The coronavirus pandemic hasn’t killed influencer marketing. If anything, the situation has compelled brands to rely more on influencer marketing since they still have limited access to professional photographers, gorgeous models, and stunning venues to create content with high production value.
But instead of tapping celebrities and social media stars for their influencer marketing, many brands work with micro-influencers. They don’t have millions of followers, but they are effective brand ambassadors.
Who Are Micro-Influencers?
Typically, micro-influencers have between 10,000 and 50,000 followers on social media. They have a particular area of interest and high rates of engagement from their audiences. They only share content about their interests, establishing their authority in their niche while keeping their followers engaged.
Even if they are not celebrities or public figures, micro-influencers can help market a brand. Over 80% of consumers are likely to buy a product recommended by a micro-influencer. Consumers trust that micro-influencers study the product and only agree to collaborate with a brand if the product meets their values and those of their audience. That type of content gatekeeping boosts the impact of micro-influencers.
How Can You Partner with Micro-Influencers?
Compared to celebrities, micro-influencers are more affordable. They often charge less for promoting a product, but they will only partner with you if your product is in line with their interests or niche. If you’re a lender offering FHA loans, your best bet is those who talk about personal finance or real estate.
But before contacting a micro-influencer, come up with a marketing strategy plan with that person in mind. Here are some other practical tips to help you secure a partnership with effective micro-influencers:
Forget about vanity metrics
Since micro-influencers don’t have millions of followers, you should skip checking vanity metrics. Instead, ensure that the individual has built a high level of engagement with their followers. Look at the comments, shares, likes, questions, and how the micro-influencer answers or reacts to those remarks and questions.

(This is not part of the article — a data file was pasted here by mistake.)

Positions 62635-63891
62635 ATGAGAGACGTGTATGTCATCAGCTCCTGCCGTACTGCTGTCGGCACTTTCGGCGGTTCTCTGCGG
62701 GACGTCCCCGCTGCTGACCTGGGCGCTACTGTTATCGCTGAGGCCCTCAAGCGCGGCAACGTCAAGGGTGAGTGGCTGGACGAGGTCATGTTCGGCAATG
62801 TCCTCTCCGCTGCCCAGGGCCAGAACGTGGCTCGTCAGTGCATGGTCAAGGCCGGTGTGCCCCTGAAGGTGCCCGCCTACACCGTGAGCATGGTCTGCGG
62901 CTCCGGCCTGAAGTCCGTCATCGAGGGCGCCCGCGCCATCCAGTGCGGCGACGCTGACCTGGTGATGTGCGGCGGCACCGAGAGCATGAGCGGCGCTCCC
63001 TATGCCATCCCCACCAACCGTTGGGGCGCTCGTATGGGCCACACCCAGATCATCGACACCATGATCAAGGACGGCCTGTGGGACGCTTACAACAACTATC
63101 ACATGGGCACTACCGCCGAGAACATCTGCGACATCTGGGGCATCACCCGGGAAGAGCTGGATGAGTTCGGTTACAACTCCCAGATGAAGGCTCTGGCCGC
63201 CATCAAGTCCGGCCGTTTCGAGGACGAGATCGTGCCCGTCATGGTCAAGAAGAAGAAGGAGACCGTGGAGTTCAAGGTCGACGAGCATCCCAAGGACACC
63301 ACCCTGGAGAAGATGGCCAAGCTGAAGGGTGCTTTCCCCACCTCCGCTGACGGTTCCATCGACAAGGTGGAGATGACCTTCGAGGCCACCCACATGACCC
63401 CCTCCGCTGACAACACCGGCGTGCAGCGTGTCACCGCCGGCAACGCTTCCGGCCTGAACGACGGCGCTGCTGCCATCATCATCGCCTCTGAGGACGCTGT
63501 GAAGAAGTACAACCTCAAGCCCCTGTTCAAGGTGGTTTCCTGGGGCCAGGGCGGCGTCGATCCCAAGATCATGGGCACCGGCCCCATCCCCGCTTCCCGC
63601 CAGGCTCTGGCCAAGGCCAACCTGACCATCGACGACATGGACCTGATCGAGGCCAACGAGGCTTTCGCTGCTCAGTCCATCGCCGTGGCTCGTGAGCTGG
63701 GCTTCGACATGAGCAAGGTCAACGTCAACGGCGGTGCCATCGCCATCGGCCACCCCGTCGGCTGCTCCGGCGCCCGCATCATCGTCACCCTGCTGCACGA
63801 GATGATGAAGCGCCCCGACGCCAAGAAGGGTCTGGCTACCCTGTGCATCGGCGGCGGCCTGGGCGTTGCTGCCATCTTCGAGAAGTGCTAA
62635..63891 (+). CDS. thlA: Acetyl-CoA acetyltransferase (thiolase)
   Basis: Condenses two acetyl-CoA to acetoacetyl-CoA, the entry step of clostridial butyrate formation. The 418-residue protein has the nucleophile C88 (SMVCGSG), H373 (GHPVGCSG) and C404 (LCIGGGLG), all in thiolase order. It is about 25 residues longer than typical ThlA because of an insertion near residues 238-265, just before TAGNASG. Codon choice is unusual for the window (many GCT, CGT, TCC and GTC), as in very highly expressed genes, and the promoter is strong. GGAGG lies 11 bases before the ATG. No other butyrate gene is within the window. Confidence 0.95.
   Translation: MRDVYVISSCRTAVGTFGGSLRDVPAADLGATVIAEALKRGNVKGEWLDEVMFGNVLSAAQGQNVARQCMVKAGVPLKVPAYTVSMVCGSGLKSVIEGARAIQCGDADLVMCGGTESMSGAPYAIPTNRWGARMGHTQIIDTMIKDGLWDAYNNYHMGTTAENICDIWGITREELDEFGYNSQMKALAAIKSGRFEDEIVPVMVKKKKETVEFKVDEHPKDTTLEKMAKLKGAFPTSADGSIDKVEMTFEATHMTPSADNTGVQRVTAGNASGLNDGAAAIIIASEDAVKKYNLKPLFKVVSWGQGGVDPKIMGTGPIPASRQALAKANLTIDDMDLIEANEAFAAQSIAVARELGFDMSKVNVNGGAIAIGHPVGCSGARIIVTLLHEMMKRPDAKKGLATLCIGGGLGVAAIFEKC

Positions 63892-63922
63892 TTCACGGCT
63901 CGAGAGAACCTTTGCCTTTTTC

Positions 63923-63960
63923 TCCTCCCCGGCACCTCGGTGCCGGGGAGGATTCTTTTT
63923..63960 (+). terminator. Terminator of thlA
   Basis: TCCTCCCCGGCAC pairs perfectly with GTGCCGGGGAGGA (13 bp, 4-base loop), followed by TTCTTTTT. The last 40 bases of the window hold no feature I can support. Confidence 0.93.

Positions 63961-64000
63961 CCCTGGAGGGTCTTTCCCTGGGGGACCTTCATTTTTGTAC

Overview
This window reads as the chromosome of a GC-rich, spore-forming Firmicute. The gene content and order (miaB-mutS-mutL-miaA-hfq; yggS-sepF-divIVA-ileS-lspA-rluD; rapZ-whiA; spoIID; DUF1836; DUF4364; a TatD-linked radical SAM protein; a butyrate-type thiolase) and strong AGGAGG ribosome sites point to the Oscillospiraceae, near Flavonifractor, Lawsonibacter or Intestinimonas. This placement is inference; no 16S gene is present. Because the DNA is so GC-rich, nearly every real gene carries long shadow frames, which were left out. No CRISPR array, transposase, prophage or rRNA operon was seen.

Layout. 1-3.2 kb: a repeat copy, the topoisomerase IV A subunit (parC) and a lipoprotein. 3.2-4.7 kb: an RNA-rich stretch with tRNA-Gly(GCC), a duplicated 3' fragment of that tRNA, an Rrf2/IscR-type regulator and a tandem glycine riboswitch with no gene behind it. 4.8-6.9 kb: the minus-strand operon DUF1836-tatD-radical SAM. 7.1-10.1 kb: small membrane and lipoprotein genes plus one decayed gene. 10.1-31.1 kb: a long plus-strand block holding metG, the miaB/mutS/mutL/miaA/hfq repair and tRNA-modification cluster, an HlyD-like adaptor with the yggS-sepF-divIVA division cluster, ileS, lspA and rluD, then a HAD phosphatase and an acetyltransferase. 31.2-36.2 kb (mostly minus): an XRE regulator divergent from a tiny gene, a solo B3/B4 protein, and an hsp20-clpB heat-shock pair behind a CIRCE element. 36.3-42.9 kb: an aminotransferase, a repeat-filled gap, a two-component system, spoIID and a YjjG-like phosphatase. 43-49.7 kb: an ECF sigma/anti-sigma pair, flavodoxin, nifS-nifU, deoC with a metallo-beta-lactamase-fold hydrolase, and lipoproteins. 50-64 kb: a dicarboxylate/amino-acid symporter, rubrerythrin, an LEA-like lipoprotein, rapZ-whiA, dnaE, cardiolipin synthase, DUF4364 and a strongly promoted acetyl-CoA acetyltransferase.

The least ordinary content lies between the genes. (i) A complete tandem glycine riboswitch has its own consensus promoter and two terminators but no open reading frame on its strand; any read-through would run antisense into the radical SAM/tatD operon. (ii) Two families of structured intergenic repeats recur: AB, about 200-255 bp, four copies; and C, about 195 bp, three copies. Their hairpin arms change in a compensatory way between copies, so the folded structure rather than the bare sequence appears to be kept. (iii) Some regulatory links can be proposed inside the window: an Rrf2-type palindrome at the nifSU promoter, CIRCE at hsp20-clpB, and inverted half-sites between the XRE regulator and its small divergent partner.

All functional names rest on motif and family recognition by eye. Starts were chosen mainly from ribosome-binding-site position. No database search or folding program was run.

Micro-influencers don’t want to feel like they are merely a marketing target. Take a personal approach and show you are concerned about the value of their time. Don’t sound too sales-y;instead, make these individuals feel like they are a part of your brand’s family as they play a role in boosting your messaging.
Offer various compensation options
Again, micro-influencers often charge less than celebrities. But unlike models or celebrities, endorsements are not a huge part of how micro-influencers make a living. Don’t assume they only want cash as compensation for their time to talk about your product on their channel or platform. It’s best practice to offer different compensation packages and let the micro-influencers pick what’s right for them.
Collaborate with multiple micro-influencers
Maximize your marketing results by partnering with an army of lookalike micro-influencers. These individuals often support each other, sharing each other’s posts and talking about similar issues. Partnering with two or more micro-influencers with a similar niche will help build a brand’s social trust.
Influencer marketing has gone beyond vanity metrics. Authenticity and relatability now matter more than popularity—and micro-influencers have become the ideal individuals to boost your messaging online.